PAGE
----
We also had successive Leaders of the Opposition. While I was here, we have had the hon. Mr. Bracken as Leader of the Opposition, followed by Mr. Drew. Later
The Address-Mr. Caouette on, that is in 1958, we had a Conservative government under the former prime minister, the right hon. member for Prince-Albert (Mr. Diefenbaker). The government then had 208 members out of 265, that is, the greatest majority ever granted a political party to administer the country. There was no lack of majority, but what matters were dealt with then in the speeches from the throne? The very same:
-financial and intellectual resources which are not unlimited and must be used with careful planning and the hard judgement of priorities. It is a simple fact of life that everything cannot be done at once.
Mr. Speaker, throughout the country, we have had the opportunity to attend the meetings of the regional economic councils. We have now the report from the Canadian Economic Council, the cream of all the economic councils in Canada. Throughout all our regions, those people have the required intelligence to study the problems, and they do study them. They are part of our intellectual resources and they come out with a planning system. I went to Ville-Marie in my constituency not so long ago in order to find out about the studies being carried out in the fields of agriculture, road maintenance, development of natural resources and others, and the chairman of each committee gave us a report at the end of each day. Mr. Speaker, it was really something to listen to those reports. Therefore, it seemed that it was possible to make wonderful things in our country, according to the regional economic councils. Then, I asked them "When shall we start to implement these measures?"-"What!"-"Yes, when?"-"Well, as it is now, we have not got any money. We cannot do so. We must wait for some help from the governments. We are going to suggest it to the government and they will decide." When we make suggestions to the provincial government, they reply: "We have no money". We then turn to the federal government.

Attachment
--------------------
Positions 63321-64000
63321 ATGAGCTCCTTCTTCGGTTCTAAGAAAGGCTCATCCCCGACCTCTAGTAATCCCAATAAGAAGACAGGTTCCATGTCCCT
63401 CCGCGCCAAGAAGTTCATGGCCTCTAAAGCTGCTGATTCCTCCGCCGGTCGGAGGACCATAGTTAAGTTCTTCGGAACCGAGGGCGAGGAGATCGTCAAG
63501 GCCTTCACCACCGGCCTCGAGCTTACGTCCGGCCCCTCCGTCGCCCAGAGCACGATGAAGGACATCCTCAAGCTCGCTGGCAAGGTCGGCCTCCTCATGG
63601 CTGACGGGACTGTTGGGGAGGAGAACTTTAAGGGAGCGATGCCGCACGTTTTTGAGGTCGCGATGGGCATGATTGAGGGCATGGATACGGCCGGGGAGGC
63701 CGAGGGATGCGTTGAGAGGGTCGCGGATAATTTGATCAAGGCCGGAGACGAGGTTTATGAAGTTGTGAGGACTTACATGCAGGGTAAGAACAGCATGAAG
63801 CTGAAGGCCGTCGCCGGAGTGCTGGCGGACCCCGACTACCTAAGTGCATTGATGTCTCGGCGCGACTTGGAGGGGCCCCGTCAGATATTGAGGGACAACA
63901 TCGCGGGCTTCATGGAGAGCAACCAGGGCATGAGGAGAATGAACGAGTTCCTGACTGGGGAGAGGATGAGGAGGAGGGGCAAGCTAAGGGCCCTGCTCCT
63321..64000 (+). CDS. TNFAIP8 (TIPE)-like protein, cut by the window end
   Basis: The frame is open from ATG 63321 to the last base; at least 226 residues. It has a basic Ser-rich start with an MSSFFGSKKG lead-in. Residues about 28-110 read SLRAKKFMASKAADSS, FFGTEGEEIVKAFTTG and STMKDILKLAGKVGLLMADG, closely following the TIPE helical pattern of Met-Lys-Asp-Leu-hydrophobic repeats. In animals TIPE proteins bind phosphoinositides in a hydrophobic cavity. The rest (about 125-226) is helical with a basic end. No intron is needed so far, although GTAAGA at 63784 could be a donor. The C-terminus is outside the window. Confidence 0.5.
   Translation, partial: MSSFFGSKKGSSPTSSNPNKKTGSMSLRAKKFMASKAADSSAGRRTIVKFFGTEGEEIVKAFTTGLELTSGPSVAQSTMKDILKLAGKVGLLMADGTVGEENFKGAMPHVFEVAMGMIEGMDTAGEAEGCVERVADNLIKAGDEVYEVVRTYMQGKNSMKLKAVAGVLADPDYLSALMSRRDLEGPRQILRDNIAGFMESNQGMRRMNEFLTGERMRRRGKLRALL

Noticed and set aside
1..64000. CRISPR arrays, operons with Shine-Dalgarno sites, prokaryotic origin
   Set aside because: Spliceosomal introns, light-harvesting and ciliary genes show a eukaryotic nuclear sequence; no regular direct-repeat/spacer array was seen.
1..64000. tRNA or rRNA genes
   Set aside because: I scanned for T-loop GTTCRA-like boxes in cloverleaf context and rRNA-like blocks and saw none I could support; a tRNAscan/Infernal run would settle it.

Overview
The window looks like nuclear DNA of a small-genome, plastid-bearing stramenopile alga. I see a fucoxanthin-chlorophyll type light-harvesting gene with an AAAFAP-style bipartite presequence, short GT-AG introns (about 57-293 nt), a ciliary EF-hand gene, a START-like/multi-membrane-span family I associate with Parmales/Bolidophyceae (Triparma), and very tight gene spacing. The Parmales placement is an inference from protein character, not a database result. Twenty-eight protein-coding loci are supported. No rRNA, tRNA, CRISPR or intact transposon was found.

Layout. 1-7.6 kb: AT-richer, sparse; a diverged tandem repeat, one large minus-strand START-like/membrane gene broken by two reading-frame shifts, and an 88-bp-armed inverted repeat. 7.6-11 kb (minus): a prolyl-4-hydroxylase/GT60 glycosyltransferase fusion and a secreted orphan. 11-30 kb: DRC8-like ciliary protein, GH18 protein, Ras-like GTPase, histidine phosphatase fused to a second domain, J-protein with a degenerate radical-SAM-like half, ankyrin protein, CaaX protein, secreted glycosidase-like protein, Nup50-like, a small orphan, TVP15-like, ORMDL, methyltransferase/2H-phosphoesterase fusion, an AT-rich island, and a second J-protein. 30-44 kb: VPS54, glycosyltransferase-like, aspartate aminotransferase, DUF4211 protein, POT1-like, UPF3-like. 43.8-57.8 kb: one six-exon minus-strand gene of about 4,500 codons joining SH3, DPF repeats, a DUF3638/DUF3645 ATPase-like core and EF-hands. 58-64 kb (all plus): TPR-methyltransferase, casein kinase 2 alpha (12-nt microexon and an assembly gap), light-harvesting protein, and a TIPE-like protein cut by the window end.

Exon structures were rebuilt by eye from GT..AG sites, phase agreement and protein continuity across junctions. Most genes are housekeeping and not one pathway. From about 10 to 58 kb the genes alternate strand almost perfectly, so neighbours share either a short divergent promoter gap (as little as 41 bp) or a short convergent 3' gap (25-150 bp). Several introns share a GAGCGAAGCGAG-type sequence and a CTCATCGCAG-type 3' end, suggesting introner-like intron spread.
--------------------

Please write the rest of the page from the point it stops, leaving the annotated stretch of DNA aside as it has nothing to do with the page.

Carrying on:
The Prime Minister spent a quarter of an hour this afternoon to tell us that the government has no money. However, during the electoral campaign-it was wonderful-the Prime Minister stated: "Governments have only the money the taxpayers are willing to give them." What we are willing to give them, that is what the government has.
"We are no magicians. We are not Father Christmas. We are just men eager to turn Canada, and the whole world as well, into truly liveable places."
September 16, 1968
The Address-Mr. Caouette
Mr. Speaker, I agree about the tact that the Prime Minister is no magician, but if he really believes that the Canadian Parliament is indeed a sovereign Parliament, who then is the magician that provides subsidies to wage war while subsidies to enforce peace at home remain unavailable?
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